Worthwhile reference stuffed with facts and illustrations.

Pub Date: Sept. 1, 2005

ISBN: 978-1-5963-6022-8

Page Count: -

Publisher: N/A

Review Posted Online: May 23, 2010

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A very welcome instance of philosophy that can help readers live a good life.

THE ART OF SOLITUDE

A teacher and scholar of Buddhism offers a formally varied account of the available rewards of solitude.

“As Mother Ayahuasca takes me in her arms, I realize that last night I vomited up my attachment to Buddhism. In passing out, I died. In coming to, I was, so to speak, reborn. I no longer have to fight these battles, I repeat to myself. I am no longer a combatant in the dharma wars. It feels as if the course of my life has shifted onto another vector, like a train shunted off its familiar track onto a new trajectory.” Readers of Batchelor’s previous books (Secular Buddhism: Imagining the Dharma in an Uncertain World, 2017, etc.) will recognize in this passage the culmination of his decadeslong shift away from the religious commitments of Buddhism toward an ecumenical and homegrown philosophy of life. Writing in a variety of modes—memoir, history, collage, essay, biography, and meditation instruction—the author doesn’t argue for his approach to solitude as much as offer it for contemplation. Essentially, Batchelor implies that if you read what Buddha said here and what Montaigne said there, and if you consider something the author has noticed, and if you reflect on your own experience, you have the possibility to improve the quality of your life. For introspective readers, it’s easy to hear in this approach a direct response to Pascal’s claim that “all of humanity's problems stem from man's inability to sit quietly in a room alone.” Batchelor wants to relieve us of this inability by offering his example of how to do just that. “Solitude is an art. Mental training is needed to refine and stabilize it,” he writes. “When you practice solitude, you dedicate yourself to the care of the soul.” Whatever a soul is, the author goes a long way toward soothing it.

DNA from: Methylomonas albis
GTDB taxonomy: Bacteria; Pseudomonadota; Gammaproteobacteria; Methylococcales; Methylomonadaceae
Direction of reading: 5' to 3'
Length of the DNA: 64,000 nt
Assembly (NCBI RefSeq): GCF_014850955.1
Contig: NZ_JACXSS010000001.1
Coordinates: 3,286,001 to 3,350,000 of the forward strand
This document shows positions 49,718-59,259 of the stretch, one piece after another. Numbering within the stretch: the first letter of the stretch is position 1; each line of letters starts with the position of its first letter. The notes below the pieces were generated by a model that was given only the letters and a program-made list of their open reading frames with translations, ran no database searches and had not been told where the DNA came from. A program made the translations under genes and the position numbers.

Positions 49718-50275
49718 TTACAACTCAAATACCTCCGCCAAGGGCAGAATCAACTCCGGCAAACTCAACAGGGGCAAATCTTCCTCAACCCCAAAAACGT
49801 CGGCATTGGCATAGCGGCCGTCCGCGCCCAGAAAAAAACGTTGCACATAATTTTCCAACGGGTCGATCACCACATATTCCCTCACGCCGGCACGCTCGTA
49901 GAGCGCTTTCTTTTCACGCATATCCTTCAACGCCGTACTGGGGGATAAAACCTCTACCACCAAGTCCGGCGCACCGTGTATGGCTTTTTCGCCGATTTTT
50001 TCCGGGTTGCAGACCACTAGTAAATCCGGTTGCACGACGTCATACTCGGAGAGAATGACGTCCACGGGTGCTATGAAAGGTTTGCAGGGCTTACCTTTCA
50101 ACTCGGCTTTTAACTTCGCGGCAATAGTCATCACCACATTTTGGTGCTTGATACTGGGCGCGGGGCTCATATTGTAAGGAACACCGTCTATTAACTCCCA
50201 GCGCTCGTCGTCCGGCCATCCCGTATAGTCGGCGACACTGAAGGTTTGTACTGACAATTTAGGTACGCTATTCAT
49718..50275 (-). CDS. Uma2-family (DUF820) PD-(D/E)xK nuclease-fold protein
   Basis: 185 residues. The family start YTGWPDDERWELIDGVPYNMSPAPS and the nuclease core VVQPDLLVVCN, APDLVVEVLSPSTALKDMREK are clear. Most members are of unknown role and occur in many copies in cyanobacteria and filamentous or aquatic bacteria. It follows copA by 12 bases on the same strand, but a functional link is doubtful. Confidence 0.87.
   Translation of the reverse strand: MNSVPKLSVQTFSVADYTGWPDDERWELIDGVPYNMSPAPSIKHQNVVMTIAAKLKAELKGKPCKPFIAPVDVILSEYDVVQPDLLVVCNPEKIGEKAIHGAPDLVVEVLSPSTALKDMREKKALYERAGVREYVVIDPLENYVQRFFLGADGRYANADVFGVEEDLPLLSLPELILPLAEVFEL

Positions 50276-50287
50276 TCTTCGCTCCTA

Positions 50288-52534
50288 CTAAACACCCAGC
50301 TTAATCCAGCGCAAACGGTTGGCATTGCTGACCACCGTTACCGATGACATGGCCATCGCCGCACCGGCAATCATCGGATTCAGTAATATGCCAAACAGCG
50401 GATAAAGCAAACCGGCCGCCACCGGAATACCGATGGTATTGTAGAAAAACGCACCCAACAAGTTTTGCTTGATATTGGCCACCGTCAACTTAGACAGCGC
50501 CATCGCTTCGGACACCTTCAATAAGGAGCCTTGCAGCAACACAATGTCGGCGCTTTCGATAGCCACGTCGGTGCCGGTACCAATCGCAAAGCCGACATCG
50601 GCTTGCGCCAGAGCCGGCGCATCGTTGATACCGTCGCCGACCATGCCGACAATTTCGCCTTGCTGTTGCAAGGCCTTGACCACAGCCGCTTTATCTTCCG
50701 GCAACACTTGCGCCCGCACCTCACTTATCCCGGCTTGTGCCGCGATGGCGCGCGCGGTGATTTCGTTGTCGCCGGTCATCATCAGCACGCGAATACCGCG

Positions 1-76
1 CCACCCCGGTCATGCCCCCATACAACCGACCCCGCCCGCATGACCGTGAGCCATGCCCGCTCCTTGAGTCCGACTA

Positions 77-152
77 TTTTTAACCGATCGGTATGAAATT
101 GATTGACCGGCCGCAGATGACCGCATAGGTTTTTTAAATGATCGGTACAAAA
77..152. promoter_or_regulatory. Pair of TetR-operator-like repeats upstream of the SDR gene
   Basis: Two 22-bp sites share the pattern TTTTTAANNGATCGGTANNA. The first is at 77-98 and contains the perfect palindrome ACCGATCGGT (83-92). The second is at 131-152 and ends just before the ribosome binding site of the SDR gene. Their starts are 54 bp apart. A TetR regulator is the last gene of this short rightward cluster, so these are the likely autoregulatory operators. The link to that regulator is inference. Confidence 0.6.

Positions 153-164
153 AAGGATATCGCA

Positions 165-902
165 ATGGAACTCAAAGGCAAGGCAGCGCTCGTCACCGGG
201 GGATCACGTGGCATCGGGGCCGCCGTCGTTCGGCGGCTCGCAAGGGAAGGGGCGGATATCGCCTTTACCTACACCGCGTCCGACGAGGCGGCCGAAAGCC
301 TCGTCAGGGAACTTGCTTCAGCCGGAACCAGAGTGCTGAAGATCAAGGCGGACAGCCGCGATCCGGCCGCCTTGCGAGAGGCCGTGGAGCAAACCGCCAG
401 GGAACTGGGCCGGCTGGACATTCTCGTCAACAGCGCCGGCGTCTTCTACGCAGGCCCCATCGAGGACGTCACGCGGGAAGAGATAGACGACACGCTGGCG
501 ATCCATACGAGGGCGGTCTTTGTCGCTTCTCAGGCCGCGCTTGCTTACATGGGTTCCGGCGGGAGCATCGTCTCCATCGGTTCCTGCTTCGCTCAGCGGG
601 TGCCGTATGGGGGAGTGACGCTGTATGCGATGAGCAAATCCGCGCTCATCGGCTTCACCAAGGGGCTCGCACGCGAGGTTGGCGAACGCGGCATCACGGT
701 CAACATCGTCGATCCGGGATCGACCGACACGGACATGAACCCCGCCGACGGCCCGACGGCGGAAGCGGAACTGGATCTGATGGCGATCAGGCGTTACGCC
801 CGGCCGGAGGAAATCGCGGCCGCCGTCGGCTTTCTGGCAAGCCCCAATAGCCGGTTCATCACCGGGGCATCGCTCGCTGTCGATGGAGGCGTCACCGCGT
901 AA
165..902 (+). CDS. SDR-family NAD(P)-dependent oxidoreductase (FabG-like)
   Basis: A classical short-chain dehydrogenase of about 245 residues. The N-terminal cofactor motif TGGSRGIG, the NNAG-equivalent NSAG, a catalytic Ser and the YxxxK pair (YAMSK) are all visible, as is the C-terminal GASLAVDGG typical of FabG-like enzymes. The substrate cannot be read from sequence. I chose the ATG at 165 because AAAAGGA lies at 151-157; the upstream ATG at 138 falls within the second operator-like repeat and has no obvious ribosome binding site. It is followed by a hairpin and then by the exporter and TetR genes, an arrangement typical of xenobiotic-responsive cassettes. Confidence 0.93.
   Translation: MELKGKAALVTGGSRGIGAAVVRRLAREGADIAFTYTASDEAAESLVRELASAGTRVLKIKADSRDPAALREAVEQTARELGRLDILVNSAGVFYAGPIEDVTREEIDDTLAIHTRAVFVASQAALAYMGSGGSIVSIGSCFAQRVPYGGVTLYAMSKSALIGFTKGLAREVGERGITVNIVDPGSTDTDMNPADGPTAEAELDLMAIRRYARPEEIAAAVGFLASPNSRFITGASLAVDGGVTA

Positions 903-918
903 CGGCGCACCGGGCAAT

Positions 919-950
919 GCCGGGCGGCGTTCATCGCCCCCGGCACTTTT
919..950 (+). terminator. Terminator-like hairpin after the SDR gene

A very welcome instance of philosophy that can help readers live a good life.

Pub Date: Feb. 18, 2020

ISBN: 978-0-300-25093-0

Page Count: 200

Publisher: Yale Univ.

Review Posted Online: Nov. 25, 2019

Kirkus Reviews Issue: Dec. 15, 2019